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Nothing makes a person miss home than memories of good meals and delicious treats shared. Remember sinking your teeth into fresh, hot potbrood while sipping on a cup of coffee? Yup, that was probably before you packed up and moved abroad. Don’t worry though, just because you have emigrated it doesn’t mean that you’ll never get to enjoy traditional South African potbrood again. You can actually make your own instant pot bread quite easily, right where you are. You might have already guessed… we have a great recipe for you to try!

The History of Potbrood (Pot Bread)

Before we get onto the recipe, let’s give a bit of thought to where the potbrood idea actually comes from. As it turns out, we have the original Boer settlers to thank for the potbrood we grew up with. It’s an undeniable fact that their recipe is theirs. As the Boer settlers made their way across South Africa, they spent a considerable amount of time outdoors and on the move. Potbrood was a quick and convenient way to make bread while traveling. Instant pot bread was traditionally baked in a cast-iron pot inside a hole dug into the ground and lined with fire-hot coals. While potbrood is ever-so-popular nowadays, it is commonly made on the braai by packing either wood or charcoal around the bread pot. While things have changed in terms of how the bread is made, the taste and overall enjoyment is still the same today as it was then.

Instant Pot Bread Recipe: How to Make Your Own Potbrood

If you’ve never fancied yourself much of a baker, don’t worry; this one is easy. Unlike baking regular or artisan loaves of bread, our potbrood recipe is actually quite simple and easy to follow. That’s because we make use of ready-made bread dough. If you want to make your own dough, you can look up a basic bread recipe. This does make things admittedly more complicated.  Today, we’re going to take a look at making sweet and melt-in-your-mouth creamy potbrood with ready-made bread dough which you should be able to get at your local grocery store. Let’s roll up our sleeves and get stuck right in.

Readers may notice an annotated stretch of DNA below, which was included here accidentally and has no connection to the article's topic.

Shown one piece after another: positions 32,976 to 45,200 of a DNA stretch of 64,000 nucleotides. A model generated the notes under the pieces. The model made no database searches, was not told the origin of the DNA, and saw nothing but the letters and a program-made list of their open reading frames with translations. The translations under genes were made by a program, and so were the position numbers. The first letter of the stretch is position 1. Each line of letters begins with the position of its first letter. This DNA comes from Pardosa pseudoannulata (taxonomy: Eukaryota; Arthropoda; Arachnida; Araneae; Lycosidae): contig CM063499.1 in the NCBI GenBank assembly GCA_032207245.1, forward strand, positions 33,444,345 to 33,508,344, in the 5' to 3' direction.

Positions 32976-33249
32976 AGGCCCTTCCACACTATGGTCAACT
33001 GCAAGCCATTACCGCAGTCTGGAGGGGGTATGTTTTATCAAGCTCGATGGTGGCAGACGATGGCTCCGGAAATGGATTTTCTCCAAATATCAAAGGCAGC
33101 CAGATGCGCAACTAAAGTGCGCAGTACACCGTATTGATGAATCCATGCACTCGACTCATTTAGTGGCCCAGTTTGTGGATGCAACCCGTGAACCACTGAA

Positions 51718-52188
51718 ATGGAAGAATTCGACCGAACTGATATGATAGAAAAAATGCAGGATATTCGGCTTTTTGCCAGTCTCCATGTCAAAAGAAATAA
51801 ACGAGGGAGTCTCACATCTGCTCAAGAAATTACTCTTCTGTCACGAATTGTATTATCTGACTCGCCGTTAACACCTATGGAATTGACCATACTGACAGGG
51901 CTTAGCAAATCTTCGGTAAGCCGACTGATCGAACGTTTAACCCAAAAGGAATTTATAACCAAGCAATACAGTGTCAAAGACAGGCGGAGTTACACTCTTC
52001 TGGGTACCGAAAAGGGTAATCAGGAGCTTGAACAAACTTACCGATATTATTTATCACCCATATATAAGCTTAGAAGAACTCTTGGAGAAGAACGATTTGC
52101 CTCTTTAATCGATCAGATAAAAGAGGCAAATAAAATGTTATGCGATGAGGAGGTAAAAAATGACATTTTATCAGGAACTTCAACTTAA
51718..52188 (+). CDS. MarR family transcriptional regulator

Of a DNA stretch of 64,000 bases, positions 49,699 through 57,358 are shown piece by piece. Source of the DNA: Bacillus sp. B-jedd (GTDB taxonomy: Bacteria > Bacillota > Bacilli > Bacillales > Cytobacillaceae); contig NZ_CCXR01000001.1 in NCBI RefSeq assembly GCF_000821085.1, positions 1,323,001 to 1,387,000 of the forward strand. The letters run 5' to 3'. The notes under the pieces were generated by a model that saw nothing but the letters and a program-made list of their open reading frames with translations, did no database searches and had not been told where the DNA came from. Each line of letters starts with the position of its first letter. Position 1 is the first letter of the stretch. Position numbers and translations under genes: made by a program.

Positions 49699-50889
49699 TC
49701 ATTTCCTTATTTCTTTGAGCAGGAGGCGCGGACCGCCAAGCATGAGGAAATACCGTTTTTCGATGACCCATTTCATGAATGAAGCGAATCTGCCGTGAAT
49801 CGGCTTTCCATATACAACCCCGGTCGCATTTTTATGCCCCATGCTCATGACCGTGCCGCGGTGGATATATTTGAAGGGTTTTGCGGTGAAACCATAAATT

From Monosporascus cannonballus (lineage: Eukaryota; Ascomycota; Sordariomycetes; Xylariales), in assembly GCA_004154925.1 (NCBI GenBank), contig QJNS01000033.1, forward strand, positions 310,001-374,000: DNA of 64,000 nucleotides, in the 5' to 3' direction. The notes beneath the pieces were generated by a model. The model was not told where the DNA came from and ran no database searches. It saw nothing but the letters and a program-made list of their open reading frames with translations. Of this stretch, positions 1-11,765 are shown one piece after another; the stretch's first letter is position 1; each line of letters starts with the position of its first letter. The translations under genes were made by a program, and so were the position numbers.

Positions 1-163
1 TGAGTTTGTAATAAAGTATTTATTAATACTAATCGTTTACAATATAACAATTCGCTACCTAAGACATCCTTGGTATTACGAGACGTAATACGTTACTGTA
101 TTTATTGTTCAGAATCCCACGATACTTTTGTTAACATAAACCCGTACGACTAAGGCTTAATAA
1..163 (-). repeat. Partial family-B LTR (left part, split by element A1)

What you need to make pot bread:

  • 1kg of store bought bread dough (alternatively, you can make your own dough from scratch).
  • 2 tablespoons of butter.
  • 1 cup of brown sugar.
  • 1 cup of cream.
  • Cast iron bread pot.

Pot bread cooking instructions:

  • Make sure that you grease the bread pot generously with butter. Make sure that you get it all greasy everywhere so that your potbrood can be easily removed after cooking. A poorly greased bread pot will result in bread that sticks to the inside of the pot.
  • Knock your bread dough down by gently punching it.
  • Break the bread dough into sections and form balls (golf ball size). Place each ball onto the base of the pot, leaving a 3cm space between each dough ball. The balls will rise and push against each other when cooking, which is exactly what you want.
  • Pop the lid back onto the pot and allow it to stand on the counter for around 30 to 40 minutes. This will give the dough balls time to rise slightly again. Once they are risen, it’s time to cook them.
  • In the meantime, preheat the oven to 180 degrees Celsius. It’s best not to use a thermo-fan oven for this method. If you are cooking the potbrood on the braai, get your coals fired up. When the heat is medium hot, it will be time to cook the bread.
  • Mix the sugar and the cream together until the sugar has fully dissolved.
  • Check on the dough balls. If they have risen, you can pour the cream and sugar mixture over the top of the balls. This is what gives the potbrood that creamy sweet flavour.
  • Place the lid back on the pot and commit yourself to leaving it closed for the next 45 to 50 minutes. Do not lift the lid during cooking. Set a timer and then place the pot on the braai or in the oven. If you are using the braai to cook the bread, place hot coals on the lid of the pot too. This will help the baking process.
  • After 45 to 50 minutes has passed, you can check if the bread is cooked through. To do this, stick a thin skewer or a sharp knife into the bread and check if there’s any residue on the knife or skewer when you pull it out. If it comes out dry and without any wet or sticky dough attached, your bread is cooked through and ready to serve. If it shows wet or sticky dough still inside, you will need to keep cooking the bread a while longer. Check again in 10 minutes with your skewer/knife.

The potbrood is the most delicious when it is still warm, but it should be good to eat for at least 2 days after baking on the braai/in the oven – if there’s anything left that is! Serve it as it is with a braai, as an after meal treat, or with coffee and jam. It’s the ‘anytime is a good time’ South African treat!

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